As a child growing up in the 60's we learnt about the School of the Air formed to help children who live on outback stations, get an education. Back in those days it was done via long distance radio.
Last week we had the good fortune to sit through a science class held in the School of air.
The teacher has 2 computers - one is a blackboard and the other is their daily lesson. The teacher was conducting an experiment and it was unbelievable the enthusiam displayed by the children.
One of the children lives on a property that is 220,000,000 acres. No wonder he can't get to school on time - his motorbike (not horses anymore) runs out of fuel.
I must say I truly admire these dedicated teachers who have to conduct the same lesson 3 times a day to reach all the children. Lessons are prepared and posted in 2 week blocks and even assignments are completed.
To say i was excited is an understatement. Only in Australia would they come up with a solution to the tyranny of distance.
Two maybe three times a year the education department pays for them to come together for sporting gatherings and also to go on school camps.
Finally a rest day from all the travelling we have been doing.
When we left home on the 10th Nov we drove during the night and all we had was rain, rain, and more rain. After driving all night and most of the next day we arrived in Eungella National Park. We drove up a mountain and became one with the clouds. Clouds that poured so heavily with rain. After checking in to a loively cabin, we did have a very small gap in the rain to go to the park and look arround. But the rain came and we were housebound.
The next day we made tracks north and joined the Overlanders Highway. What a long and magnifiecent drive it was.
The scenery just kept changing and changing. We finally reached Mt Isa after a nother long day but it was worth it. The rocky outcrops, the cliffs, the sandy soil, the small country communities.
The list is endless. We stayed in Mt Isa for 2 nights and drove around the city (being a mining town nothing much to see). They have a lovely lookout that looks over the lights of the city to the bright lights of the mine.
A bit on the rough side Too.
On the next leg of our journey we travelled even further distances between ciivilasion.
We always start out early soi had a chance to do a sunrise photo to share with you.
We stopped at small towns (some with only a handful of buildings. Took photos and drove on.
Windmills to bring the bore water to the surface were everywhere
We arrived at the border of Queensland and New South Wales and did the touristy thing of taking photos with the border poster.
Another 3 hours and we reached Tennant Creek. Red soil, excessive heat and some very intoxicated people. Noisy and quite frightening to say the least. We drove out to a sacred site called the Pebbles. Sacred indigenous site for women. Truly magnificent and peaceful.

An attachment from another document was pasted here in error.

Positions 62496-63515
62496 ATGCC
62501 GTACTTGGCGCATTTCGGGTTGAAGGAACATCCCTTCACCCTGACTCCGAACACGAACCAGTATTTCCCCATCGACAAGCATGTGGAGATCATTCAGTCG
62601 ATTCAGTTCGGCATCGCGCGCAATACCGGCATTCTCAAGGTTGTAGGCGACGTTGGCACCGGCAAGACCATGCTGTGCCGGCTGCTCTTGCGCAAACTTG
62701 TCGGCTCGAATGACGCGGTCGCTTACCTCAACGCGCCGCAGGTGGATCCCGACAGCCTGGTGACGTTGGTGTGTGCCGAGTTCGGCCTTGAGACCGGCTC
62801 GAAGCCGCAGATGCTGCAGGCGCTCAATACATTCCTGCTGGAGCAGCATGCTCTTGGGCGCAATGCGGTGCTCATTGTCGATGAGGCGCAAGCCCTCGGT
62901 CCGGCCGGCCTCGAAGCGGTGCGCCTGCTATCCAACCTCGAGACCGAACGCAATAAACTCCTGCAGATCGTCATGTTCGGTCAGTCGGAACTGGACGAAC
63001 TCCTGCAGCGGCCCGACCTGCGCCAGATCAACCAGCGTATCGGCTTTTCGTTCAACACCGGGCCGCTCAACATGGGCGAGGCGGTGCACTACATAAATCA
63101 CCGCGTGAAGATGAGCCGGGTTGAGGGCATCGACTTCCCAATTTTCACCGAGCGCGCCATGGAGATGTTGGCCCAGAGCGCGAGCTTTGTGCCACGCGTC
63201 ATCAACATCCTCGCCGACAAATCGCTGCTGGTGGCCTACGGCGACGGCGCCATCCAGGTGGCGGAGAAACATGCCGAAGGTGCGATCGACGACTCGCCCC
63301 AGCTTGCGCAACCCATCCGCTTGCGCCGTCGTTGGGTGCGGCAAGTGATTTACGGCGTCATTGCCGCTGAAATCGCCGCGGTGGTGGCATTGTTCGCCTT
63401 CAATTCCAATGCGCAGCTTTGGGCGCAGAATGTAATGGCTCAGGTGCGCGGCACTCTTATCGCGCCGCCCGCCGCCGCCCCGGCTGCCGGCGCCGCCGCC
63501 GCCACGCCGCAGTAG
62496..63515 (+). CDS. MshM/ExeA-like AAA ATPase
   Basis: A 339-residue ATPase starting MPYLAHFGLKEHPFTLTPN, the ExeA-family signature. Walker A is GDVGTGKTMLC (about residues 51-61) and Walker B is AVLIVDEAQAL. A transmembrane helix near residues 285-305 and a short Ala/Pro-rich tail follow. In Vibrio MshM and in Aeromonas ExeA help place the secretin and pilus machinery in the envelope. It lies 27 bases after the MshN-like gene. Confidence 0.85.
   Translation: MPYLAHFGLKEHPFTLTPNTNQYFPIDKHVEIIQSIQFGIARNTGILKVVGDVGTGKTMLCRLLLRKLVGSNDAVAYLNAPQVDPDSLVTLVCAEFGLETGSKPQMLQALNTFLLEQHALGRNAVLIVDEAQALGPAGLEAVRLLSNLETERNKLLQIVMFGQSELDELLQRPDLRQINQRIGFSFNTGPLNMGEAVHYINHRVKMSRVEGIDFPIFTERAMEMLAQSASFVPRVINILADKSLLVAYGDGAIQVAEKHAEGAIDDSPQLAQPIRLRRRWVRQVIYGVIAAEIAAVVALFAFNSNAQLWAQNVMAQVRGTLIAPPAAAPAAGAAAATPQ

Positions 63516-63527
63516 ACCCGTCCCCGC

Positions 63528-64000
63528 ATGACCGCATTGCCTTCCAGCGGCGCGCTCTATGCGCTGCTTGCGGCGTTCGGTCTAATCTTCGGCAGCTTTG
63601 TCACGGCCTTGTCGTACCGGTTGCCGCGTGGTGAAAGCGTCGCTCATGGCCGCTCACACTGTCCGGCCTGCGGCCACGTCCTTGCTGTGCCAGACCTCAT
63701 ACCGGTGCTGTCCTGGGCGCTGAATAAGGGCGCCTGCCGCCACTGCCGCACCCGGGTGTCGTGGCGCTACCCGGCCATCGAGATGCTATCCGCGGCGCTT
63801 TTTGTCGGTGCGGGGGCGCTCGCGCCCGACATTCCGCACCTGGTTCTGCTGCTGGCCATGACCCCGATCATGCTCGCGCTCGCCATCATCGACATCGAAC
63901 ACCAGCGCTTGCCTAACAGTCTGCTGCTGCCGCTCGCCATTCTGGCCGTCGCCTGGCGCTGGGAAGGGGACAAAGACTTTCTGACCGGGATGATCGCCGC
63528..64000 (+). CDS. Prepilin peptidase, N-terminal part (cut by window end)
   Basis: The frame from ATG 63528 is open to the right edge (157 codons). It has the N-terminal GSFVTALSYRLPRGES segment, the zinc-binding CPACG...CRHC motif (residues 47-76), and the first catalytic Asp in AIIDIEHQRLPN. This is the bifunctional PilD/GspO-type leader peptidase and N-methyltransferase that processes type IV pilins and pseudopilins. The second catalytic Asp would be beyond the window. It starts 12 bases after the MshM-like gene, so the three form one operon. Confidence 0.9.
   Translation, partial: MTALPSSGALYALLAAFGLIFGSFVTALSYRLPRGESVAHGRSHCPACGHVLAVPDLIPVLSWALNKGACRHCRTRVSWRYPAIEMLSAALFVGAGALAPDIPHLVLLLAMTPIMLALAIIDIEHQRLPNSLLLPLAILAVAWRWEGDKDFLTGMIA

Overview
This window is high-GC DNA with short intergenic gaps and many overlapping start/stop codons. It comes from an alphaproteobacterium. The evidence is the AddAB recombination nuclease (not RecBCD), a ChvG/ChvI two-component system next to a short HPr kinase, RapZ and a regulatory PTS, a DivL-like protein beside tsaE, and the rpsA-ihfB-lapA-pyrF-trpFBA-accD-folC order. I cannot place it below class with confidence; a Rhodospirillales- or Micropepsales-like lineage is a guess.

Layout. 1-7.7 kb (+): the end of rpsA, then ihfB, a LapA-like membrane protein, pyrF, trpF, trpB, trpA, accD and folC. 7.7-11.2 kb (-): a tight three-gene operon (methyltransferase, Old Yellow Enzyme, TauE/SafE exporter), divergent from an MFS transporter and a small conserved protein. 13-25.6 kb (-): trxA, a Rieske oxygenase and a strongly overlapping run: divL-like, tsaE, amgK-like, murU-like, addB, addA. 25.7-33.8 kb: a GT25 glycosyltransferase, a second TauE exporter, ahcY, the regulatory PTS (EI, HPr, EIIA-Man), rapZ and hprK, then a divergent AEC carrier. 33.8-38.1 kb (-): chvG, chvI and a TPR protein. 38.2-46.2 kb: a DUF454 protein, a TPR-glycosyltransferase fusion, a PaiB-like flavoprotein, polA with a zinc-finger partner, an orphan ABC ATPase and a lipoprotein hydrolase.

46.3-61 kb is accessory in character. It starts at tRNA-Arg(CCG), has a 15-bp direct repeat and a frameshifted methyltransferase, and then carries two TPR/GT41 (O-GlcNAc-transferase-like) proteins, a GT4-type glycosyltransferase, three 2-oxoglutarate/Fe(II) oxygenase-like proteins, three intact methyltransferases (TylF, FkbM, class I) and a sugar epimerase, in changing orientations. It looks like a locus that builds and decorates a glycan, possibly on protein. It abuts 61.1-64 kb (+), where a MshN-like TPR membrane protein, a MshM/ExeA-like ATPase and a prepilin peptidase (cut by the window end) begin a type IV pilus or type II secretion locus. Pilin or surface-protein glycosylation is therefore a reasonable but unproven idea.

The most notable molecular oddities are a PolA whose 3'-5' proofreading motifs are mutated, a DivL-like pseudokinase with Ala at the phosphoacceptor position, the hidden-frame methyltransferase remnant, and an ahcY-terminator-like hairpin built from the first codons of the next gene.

So now that is enough to whet your appetites.
Unfortunately all this driving and lack of exercise is beginning to make its presence known.
Still have more mileage before the trip is over.
Now we have to contend with flooded creeks and maybe some road closures.
Finally I have released the stress. When people do one last thing that breaks the camel's back, well they have and in doing so have freed me from the stress.
Maybe I will have relapses and maybe not. But I have learned many valuable lessons along the way.
Thank God for my faith and my wonderful Sparks friends who have gotten me through.
I have had such a wonderful day today and wanted to share with you all.
Now some of you will read this and think small things amuse small minds - so be it.
A friend of mine is house sitting in the country close to where her son works. Today we decided to visit her. She took us to where he works.
He works in a processing plant for carrots.
Now I had no idea how much work is involved in bringing the humble carrot from the farm to the table.
They are picked, washed for quite some time to remove most of the mud and rocks. Then put on a processing line and washed and washed and cleaned and then washed again. After going through many conveyor belts of washing and grading and washing again they are suited into sizes and all qualities. Finally after being checked they are bagged and processed ready for the supermarket etc.
Honestly I had no idea at all how much work is involved. And what do the farmers get - a pittance of what the supermarkets get. Oh what a shame after all the hard work and uncomfortable working conditions. (low temperatures and lots of cold water)
I am grateful to our hard working farmers.
So next time I eat the humble carrot I will remeber the hard work that went into getting it ready for my table.
Hope you enjoyed reading about my very different day.